Food Web Rewiring in a Changing World - Supplementary Information
Food web rewiring in a changing world - Figure 3
Figure 3. The aggregate rewiring of food webs through the unified behavioural responses of entire suites of species. (A) The aggregate behavioural response of coldwater fishes to move into deeper, offshore waters with climate warming, which suggests the rewiring of boreal shield lake food webs. (B) The residual average log10 depth of capture for 13 coldwater fish species increases across a gradient of increasing average recent air temperature based on spatial catch-per-unit-effort data from 721 lakes in Ontario, Canada, indicating that cold-water species were on average caught in deeper water in warmer lakes (adapted from Bartley109, see Supplementary Information). (C) The slope coefficient (with standard error) for regression models of the residual average log10 depth of capture across a spatial gradient of average recent air temperature for each of 13 cold-water species, showing many species contribute to the unified behavioural response of these species to increased temperature (adapted from Bartley109, see Supplementary Information).
Food web rewiring in a changing world - Figure 2
Figure 2. Three examples of food web rewiring with climate change from diverse ecosystems. (A) Rewiring of the arctic marine food web in Cumberland Sound, Nunavut, Canada. As capelin (Mallotus villosus) move northward into Arctic marine ecosystems, both beluga whales (Delphinapterus leucas) and Greenland halibut (Reinhardtius hippoglossoides) increase their foraging on forage fish. These responses change the summertime relationship between belugas and halibut from a primarily predator-prey interaction to a primarily competitive interaction (adapted from Yurkowski et al.62). (B) Rewiring of the food web across the Arctic land-sea interface. During periods of reduced sea ice, polar bears (Ursus maritimus) spend more time on land, spatially isolated from their preferred prey of ringed seals (Pusa hispida). While on land, the bears predate more on nesting seabirds and their eggs and less on ringed seals, altering the strengths of their interactions with these resources (adapted from Prop et al.63, Hamilton et al.64, and Smith et al.65). (C) Rewiring of the food webs of coastal Pacific North America. Kodiak brown bears (Ursus arctos middendorffi) feed on both terrestrial red elderberry (Sambucus racemosa) and on sockeye salmon (Oncorhynchus nerka). While these two resources were previously staggered in time, climate impacts pushed the elderberry to bloom earlier and now in synchrony with salmon, effectively forcing the decoupling of terrestrial and aquatic habitat that was mediated by bears (adapted from Deacy et al.68).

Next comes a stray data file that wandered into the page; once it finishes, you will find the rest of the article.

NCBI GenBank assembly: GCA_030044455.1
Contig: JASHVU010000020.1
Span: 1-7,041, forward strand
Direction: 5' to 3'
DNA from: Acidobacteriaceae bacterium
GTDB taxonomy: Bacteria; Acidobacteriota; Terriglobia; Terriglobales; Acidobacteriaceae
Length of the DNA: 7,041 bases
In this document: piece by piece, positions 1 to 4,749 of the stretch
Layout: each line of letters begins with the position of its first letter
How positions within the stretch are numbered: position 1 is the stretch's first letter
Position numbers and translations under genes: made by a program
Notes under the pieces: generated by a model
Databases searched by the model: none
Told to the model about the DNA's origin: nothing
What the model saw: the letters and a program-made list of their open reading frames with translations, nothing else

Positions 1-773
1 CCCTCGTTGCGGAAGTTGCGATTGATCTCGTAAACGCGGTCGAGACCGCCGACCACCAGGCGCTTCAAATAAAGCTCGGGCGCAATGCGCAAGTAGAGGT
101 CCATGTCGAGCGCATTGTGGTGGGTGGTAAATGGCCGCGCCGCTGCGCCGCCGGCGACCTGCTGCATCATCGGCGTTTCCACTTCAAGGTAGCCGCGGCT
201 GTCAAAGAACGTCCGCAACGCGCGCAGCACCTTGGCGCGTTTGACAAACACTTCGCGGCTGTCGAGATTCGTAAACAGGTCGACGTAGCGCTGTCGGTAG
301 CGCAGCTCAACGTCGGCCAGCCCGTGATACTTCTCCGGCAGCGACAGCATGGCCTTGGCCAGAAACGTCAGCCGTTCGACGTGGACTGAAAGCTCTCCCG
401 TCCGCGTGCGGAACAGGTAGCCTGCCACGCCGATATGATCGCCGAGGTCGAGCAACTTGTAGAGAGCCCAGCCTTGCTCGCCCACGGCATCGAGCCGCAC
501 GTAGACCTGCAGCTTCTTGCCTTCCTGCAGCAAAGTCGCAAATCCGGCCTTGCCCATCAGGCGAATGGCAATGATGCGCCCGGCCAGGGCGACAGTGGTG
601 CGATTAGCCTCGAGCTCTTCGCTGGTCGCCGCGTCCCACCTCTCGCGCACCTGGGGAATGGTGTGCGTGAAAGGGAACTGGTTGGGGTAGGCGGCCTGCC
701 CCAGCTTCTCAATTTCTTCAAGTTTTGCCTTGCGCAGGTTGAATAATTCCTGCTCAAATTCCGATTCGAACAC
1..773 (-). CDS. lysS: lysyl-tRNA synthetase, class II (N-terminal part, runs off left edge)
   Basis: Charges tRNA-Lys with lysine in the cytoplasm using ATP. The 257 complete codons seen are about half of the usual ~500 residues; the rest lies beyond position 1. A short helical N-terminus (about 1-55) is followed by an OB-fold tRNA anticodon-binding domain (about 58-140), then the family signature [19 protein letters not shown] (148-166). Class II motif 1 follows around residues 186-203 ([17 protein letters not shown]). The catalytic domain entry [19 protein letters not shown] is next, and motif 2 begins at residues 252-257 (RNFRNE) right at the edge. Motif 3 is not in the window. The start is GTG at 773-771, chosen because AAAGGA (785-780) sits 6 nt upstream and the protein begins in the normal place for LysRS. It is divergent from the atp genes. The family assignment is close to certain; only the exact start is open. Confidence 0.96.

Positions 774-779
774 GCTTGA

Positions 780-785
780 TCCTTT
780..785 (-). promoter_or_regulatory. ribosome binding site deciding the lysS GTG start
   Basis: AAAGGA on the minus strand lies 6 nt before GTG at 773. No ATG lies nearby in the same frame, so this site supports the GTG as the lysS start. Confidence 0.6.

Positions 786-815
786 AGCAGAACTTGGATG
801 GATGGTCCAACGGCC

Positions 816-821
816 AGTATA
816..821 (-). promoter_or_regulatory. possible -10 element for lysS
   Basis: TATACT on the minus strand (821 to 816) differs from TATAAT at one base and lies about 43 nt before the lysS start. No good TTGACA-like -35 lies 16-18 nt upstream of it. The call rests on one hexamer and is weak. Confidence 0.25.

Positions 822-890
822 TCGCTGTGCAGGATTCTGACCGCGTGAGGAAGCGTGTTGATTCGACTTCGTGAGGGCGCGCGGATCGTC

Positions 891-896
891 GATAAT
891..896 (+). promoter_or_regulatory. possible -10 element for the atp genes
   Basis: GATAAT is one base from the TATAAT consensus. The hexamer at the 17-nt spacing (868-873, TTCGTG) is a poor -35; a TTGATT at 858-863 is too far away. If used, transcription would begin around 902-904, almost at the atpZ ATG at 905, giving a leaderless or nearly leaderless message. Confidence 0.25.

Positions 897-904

Food web rewiring in a changing world - Figure 1
Figure 1. The asymmetrical impacts of climate change create novel heterogeneity, from local to global spatial scales. (A) Global temperature data from 1880-2017 indicate temperatures in the Northern hemisphere are increasing more rapidly than in the Southern hemisphere (adapted from 116,117). (B) The ratio of land/sea warming rates from many climate change models shows that land is warming faster than seas (adapted from Sutton et al.24). (C) Because of thermal stratification in lakes, indicated by this vertical temperature profile, the nearshore (littoral) areas and surface waters of lakes are warming faster than deep and offshore (pelagic) areas. (D) Temperature increases vertically farther from the soil surface to the top of grasses in grassland ecosystems (adapted from Barton and Schmitz110).